The Department of Basic Education (DBE) has issued a statement saying it will only report to the public on schools’ readiness on Monday 18 May.
The DBE previously told MyBroadband that it would address the public today, 14 May, and would provide guidance to schools on a number of important issues.
However, it made no reference to this in its statement.
“We agreed in our meeting on Monday that one week is needed to finalise outstanding [matters],” said Basic Education Minister Angie Motshekga.
“So on Monday 18 May, we will reconvene to consider the progress made and then report to the public on the state of readiness.”
Director-General of the DBE Mathanzima Mweli said the basic education sector’s plans are based on three key factors:
- Saving lives is the overriding consideration.
- Saving the academic year is crucial.
- Risk assessment and mitigation, as well as monitoring and evaluation, are important safeguards of the plan.
“The Minister will address a media briefing after receiving full reports from all provinces on the readiness to open schools,” said Mweli.
“We appeal for patience as we work to find the best way forward under the circumstances.”
The delay of Motshekga’s speech follows heavy criticism of the DBE’s handling of the situation.
Teachers’ unions NATU, NAPTOSA, PEU, SADTU, and SAOU published a combined statement which claimed that the DBE is not playing ball.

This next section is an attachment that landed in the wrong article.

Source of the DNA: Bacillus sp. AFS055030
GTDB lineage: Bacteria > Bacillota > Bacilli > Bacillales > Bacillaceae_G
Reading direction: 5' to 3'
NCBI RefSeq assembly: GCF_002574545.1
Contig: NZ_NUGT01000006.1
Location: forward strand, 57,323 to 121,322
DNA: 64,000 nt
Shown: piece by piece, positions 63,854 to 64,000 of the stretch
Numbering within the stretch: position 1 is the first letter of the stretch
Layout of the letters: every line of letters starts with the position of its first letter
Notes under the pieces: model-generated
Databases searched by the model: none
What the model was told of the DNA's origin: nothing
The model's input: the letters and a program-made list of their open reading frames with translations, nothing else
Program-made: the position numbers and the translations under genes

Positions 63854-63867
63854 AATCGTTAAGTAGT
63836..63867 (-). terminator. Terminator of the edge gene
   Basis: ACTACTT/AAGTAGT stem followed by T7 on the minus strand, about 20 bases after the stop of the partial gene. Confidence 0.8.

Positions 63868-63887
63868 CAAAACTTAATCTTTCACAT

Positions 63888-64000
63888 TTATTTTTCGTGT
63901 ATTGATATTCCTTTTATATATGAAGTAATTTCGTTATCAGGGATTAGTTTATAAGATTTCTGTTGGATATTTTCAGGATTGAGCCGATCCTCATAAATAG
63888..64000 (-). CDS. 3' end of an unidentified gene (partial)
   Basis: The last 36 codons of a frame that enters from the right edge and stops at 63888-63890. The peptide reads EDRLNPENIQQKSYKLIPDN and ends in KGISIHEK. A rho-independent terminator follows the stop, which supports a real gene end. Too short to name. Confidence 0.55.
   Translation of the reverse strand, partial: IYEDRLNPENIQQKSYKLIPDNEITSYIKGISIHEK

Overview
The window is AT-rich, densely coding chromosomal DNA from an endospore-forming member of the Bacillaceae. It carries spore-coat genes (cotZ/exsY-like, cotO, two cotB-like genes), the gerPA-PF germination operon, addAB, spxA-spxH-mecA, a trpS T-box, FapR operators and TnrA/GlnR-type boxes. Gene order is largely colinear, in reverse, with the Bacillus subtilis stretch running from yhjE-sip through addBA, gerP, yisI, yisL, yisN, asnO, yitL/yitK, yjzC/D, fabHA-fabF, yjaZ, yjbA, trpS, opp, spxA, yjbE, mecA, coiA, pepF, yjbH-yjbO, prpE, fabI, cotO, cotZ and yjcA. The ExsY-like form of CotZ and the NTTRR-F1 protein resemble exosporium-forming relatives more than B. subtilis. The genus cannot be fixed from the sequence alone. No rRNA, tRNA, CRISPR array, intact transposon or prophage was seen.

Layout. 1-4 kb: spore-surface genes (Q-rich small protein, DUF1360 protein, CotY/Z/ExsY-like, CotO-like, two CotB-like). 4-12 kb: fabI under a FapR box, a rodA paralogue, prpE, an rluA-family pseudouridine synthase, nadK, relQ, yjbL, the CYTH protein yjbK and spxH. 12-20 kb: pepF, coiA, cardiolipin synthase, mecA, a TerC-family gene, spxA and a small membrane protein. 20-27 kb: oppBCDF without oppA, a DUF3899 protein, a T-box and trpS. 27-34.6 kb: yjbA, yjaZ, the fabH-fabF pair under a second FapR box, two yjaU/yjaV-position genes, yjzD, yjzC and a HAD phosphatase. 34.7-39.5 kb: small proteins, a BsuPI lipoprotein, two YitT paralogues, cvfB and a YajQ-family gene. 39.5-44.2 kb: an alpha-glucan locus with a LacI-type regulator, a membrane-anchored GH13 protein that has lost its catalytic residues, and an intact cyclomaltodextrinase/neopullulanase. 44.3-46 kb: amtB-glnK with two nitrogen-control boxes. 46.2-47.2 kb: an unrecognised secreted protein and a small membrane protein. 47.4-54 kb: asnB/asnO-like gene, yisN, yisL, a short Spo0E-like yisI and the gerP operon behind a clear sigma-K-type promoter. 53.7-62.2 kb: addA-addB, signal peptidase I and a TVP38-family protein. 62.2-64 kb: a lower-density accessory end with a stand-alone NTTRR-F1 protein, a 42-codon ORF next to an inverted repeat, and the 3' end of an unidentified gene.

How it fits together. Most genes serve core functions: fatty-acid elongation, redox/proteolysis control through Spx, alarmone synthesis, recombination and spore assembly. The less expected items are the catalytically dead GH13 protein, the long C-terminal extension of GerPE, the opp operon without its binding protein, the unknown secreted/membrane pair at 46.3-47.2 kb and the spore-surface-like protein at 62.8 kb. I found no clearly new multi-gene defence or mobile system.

“The manner in which the department is conducting itself on the consultations is causing a trust deficit with the unions and this must be addressed,” said the unions.
They complained that several of their concerns – such as those pertaining to how comorbidities will be treated – are yet to be clarified by the government.
With most SMTs expected to return to schools on 18 May, information like this is of critical importance so that schools know who must and who must not return and make plans accordingly.
Additionally, the unions said the DBE had wrongfully implied in a previous statement that they had agreed with its plans.
“The DBE [must] desist from misleading the public about unions having agreed on everything,” they said.
“The unions are disturbed by this ‘we are all in this together’ if it means that the DBE is consulting to legitimise its top-down decisions.”
Reallocation of PPEs
According to Motshekga, the delays in deliverables is because of challenges with PPE suppliers – resulting in the cancellation of contracts with these suppliers.
She said that because of this, various provinces had to find new suppliers to deliver the materials this week.
However, while Motshekga placed the blame squarely on PPE suppliers, a letter sent to Eastern Cape schools and seen by MyBroadband shows that this was not always the case.
The Eastern Cape Department of Education (ECDOE) said it had originally been obliged to place procurement orders with the National Treasury.
However, it was informed on 6 May that all personal protective equipment (PPE) which was procured by the National Treasury would be re-prioritised to the Department of Health.
This has resulted in it having to source its own PPEs – the tender application for which only closed yesterday.